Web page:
Recently I came across this TED talk by co-founder of Getty Images, Jonathan Klein. Jonathan Klein talks about how images have the power to shed light on understanding, to transcend borders, religions, and to provoke us to take action. It’s a powerful talk using powerful images.
Although we’ve used images as communication since the beginning of time, it seems that our use of images has increased with services like YouTube, Flickr and other image-sharing applications. The internet enables easy access to images through online museums, image libraries and image-based search engines.
How much more powerful and persuasive is a cleverly created film compared to a similar text?
Currently this advertisement is showing on TV; I think it’s very clever.
This year I decided to take up the challenge of posting at least one photo a day as part of a Flickr group challenge. I ended up creating the blog, threesixtyfivephotos, so that the daily photos and small amount of written description would have somewhere to live. Now that I’ve almost finished, I realise that this exercise has proved to be surprisingly more than I expected.
The photoblog has been a surprisingly rich journey without even trying to be. It’s like a time capsule of sorts. And best of all, it’s connected me in a personal way with people I would otherwise not communicate with.
This could work as an individual student or collaborative class project. Definitely. Just one photo and minimal written description a day.
I thought I’d try out PicLits: inspired picture writing.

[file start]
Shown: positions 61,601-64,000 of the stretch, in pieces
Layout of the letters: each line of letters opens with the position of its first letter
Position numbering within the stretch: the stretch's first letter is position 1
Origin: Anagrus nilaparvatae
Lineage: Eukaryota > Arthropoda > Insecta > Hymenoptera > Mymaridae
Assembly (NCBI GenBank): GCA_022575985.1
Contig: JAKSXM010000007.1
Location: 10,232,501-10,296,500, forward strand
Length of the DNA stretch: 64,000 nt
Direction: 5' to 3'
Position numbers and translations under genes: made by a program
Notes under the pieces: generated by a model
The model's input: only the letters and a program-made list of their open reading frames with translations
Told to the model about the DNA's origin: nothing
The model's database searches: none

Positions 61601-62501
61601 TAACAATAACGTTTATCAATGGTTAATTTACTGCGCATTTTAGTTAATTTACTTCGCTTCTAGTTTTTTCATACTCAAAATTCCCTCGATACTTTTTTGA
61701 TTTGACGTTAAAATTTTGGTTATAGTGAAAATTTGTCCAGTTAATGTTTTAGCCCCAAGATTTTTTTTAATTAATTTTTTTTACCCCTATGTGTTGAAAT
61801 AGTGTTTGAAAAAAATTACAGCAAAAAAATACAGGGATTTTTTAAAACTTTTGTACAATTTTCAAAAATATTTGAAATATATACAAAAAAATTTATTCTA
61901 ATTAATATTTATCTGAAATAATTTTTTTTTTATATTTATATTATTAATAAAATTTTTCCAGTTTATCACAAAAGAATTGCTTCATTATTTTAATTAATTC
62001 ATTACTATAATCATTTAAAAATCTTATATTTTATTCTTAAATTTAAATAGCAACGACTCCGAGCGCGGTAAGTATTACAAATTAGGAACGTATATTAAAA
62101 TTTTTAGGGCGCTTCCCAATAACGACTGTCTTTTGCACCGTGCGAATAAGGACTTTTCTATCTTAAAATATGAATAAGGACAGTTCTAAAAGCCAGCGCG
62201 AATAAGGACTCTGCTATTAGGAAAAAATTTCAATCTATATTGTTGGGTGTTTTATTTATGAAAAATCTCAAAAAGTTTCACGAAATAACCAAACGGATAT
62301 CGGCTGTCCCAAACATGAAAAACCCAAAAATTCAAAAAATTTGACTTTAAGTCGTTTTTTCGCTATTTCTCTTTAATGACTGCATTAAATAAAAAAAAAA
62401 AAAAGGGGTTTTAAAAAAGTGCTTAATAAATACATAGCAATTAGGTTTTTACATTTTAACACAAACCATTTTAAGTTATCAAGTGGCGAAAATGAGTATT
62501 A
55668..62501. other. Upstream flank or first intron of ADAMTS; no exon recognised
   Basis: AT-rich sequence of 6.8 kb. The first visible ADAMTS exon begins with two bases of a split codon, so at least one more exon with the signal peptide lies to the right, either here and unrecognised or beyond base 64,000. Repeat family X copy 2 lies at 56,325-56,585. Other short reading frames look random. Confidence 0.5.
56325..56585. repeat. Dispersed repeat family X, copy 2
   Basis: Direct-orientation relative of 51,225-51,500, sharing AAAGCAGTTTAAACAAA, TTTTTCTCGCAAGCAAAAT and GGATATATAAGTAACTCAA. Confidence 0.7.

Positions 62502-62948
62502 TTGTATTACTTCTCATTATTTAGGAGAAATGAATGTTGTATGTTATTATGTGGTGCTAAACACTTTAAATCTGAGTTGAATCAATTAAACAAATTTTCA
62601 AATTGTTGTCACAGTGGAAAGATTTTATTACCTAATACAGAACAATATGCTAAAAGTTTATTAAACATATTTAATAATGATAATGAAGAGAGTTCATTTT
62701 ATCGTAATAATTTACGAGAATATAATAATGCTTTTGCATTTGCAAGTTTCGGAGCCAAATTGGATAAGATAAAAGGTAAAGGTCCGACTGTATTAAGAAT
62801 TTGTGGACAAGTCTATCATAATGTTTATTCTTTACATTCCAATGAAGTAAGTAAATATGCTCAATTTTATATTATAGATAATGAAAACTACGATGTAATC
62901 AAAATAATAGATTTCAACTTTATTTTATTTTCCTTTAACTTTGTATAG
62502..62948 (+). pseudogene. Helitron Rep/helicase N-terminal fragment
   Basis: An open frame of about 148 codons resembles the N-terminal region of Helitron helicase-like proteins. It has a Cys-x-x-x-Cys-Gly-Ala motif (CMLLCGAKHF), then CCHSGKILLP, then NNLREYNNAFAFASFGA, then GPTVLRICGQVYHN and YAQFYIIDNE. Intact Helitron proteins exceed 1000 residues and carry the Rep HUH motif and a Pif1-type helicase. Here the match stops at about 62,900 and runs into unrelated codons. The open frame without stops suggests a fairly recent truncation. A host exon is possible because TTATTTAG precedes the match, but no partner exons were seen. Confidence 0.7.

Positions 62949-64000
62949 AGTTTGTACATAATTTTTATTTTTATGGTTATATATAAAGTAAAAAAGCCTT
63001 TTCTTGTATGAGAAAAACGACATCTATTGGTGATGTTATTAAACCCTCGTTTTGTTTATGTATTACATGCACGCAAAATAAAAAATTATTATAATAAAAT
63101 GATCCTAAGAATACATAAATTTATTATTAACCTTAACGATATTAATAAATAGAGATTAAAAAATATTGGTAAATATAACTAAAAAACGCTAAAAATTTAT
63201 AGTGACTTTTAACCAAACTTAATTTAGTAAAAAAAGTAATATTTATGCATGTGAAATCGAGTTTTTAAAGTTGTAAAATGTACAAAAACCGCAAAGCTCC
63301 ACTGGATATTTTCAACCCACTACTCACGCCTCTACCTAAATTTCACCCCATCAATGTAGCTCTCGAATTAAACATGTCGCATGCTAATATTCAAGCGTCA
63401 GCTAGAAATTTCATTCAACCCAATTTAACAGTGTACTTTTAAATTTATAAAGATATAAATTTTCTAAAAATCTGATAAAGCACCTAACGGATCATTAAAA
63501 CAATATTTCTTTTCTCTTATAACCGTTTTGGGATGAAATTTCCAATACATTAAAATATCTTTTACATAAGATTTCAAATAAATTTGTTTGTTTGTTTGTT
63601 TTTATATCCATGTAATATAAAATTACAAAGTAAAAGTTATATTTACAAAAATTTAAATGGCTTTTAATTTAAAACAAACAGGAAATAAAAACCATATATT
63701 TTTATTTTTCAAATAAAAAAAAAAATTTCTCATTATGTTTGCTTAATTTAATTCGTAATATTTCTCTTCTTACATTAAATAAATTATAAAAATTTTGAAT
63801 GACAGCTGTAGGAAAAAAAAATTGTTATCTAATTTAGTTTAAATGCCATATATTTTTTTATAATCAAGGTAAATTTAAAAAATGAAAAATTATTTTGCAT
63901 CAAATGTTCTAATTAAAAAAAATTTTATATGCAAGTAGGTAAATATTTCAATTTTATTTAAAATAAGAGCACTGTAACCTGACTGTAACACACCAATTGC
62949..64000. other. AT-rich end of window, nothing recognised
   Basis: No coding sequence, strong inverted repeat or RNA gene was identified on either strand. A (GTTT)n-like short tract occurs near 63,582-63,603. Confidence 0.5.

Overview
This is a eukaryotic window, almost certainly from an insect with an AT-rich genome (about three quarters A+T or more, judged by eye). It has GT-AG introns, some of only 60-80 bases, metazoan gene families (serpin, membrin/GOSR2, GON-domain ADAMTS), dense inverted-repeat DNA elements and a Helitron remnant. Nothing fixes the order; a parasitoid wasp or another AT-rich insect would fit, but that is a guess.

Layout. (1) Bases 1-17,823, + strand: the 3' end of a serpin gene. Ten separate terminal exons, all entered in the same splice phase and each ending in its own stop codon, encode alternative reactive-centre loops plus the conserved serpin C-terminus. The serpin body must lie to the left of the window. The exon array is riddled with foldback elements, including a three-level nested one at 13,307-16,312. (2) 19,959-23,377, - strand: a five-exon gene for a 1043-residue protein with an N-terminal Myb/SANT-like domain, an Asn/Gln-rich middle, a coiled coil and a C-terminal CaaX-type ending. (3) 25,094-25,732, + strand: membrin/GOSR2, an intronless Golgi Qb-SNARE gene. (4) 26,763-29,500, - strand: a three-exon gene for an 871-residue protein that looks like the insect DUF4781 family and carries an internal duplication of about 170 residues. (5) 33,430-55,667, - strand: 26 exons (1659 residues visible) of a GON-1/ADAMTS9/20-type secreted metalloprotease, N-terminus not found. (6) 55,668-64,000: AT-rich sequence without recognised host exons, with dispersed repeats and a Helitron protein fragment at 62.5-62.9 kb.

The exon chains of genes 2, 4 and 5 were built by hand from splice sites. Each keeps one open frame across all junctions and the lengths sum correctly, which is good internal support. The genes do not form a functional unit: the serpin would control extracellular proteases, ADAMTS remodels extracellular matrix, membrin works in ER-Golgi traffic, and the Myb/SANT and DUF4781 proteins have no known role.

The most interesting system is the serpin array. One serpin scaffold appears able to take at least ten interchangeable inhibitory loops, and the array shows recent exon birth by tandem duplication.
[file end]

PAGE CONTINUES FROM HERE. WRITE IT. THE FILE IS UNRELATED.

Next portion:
PicLits.com is a creative writing site that matches beautiful images with carefully selected keywords in order to inspire you. The object is to put the right words in the right place and the right order to capture the essence, story, and meaning of the picture.
I wasn’t that pleased with my first effort, so I tried another one.
Well, unless I’ve missed something, the list of words is limited. Then again, I haven’t read the instructions, just had a go. I think there’s something to be said for adding text to a picture from a limited supply. The challenge is to work with what you’ve got, thinking about the position of the words, whether you want a sparse message or story, or whether you want a more crowded and descriptive text.
Definitely much to play with either in English, foreign language or English as a Second Language classes.
I almost forgot to thank Tom Barrett for this application, and if you go to this post you’ll find 9 other digital writing opportunities.
Here’s a dilemma. I wanted to resize my Grumpy Blackboard but could only add it by blogging through Flickr which means I would have to delete my previous post and copy and paste the text into the new one. All good and fine, BUT I would lose my comments. Wouldn’t I?? What do you think?